Former St. Louis Cardinals manager Mike Shildt didn’t receive interest from the Mets or A’s in their managerial searches. But why?
With Mike Shildt joining the commissioners office, it’s time to ask a question that’s been on my mind all day: Why – and how – did he not get another managerial position?
By all accounts, Shildt should be a manager again. He is 252-199 in four seasons as a manager, making the playoffs in three of those seasons. He had the support of the St. Louis Cardinals’ clubhouse and players clearly enjoyed playing for him. For a team like the San Diego Padres, who needed a veteran manager after firing Jayce Tingler, Shildt would have been a great choice.
The Padres went with Bob Melvin, one of the most respected managers in baseball, so they can’t be faulted for that decision. But the New York Mets and Oakland A’s, who both need managers, were not connected once to Shildt. It appears they didn’t even have interest.
It’s likely that teams had concerns about Shildt’s abrupt firing from the Cardinals. When discussing the firing, president of baseball operations John Mozeliak termed it as “philosophical differences,” and there was not much clarity on what exactly he meant from both Mozeliak and Shildt. Teams surely asked Shildt, and those around him, what went wrong in St. Louis. It is apparent they didn’t get the answers they sought or just wanted to go in a different direction.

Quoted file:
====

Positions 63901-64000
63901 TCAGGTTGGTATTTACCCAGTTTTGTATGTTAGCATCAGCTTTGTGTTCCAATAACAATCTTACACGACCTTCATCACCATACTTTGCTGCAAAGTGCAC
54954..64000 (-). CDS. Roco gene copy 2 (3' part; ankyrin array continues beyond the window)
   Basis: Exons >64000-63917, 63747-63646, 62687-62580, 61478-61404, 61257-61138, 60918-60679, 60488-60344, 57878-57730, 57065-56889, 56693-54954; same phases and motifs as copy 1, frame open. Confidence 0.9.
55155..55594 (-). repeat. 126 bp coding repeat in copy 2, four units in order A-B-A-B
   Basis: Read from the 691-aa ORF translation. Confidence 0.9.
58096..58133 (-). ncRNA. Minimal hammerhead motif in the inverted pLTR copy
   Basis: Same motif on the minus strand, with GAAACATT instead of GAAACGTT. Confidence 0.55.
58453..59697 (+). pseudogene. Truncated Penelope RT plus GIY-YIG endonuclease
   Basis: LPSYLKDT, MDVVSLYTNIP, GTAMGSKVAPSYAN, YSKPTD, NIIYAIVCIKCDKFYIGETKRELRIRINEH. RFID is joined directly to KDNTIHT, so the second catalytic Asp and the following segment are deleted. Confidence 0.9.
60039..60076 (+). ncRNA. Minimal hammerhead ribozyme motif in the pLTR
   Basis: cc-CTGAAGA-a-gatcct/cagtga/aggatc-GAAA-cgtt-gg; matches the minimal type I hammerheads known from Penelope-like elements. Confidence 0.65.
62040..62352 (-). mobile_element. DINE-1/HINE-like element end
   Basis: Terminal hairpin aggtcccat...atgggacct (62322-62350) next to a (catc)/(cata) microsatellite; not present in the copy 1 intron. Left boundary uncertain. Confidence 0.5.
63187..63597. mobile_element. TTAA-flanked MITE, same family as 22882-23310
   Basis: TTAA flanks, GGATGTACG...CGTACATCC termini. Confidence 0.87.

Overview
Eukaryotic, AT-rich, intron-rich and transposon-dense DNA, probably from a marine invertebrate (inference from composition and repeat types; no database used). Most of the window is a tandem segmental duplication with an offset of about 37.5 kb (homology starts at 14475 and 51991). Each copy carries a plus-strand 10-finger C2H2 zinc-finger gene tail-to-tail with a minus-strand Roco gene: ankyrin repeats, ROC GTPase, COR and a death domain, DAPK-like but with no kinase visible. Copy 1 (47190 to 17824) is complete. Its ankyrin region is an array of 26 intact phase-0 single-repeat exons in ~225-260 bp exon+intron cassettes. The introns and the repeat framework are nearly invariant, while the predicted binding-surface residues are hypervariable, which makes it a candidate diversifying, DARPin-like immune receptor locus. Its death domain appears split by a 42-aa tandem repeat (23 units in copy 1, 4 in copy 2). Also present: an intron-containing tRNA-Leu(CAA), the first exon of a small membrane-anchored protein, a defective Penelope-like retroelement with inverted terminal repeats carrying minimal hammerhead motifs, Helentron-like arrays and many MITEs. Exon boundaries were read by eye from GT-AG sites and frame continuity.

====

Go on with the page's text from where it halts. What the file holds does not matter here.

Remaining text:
Shildt, 53, also may not have been ready for another managerial job. Almost a week ago, he told MLB Network: “There is some pain that I’ve got to work through and I’m doing that. I’m a spiritual guy, faith-based. God didn’t want me to be there anymore and he’s gonna put me in a place where he wants me and I trust that.
Shildt deserves to get another managerial job when he is ready. Someone with his track record, and deep history in baseball, should get another shot. A year in the commissioners office should enhance those chances, since he will work with some of the league’s top executives, and will also be in contact with all 30 teams.
But it’s a shame that Shildt isn’t a manager in 2022. It may have been his choice, of course. But he’s at least earned another chance — and the team that eventually takes that chance on him should be better for it.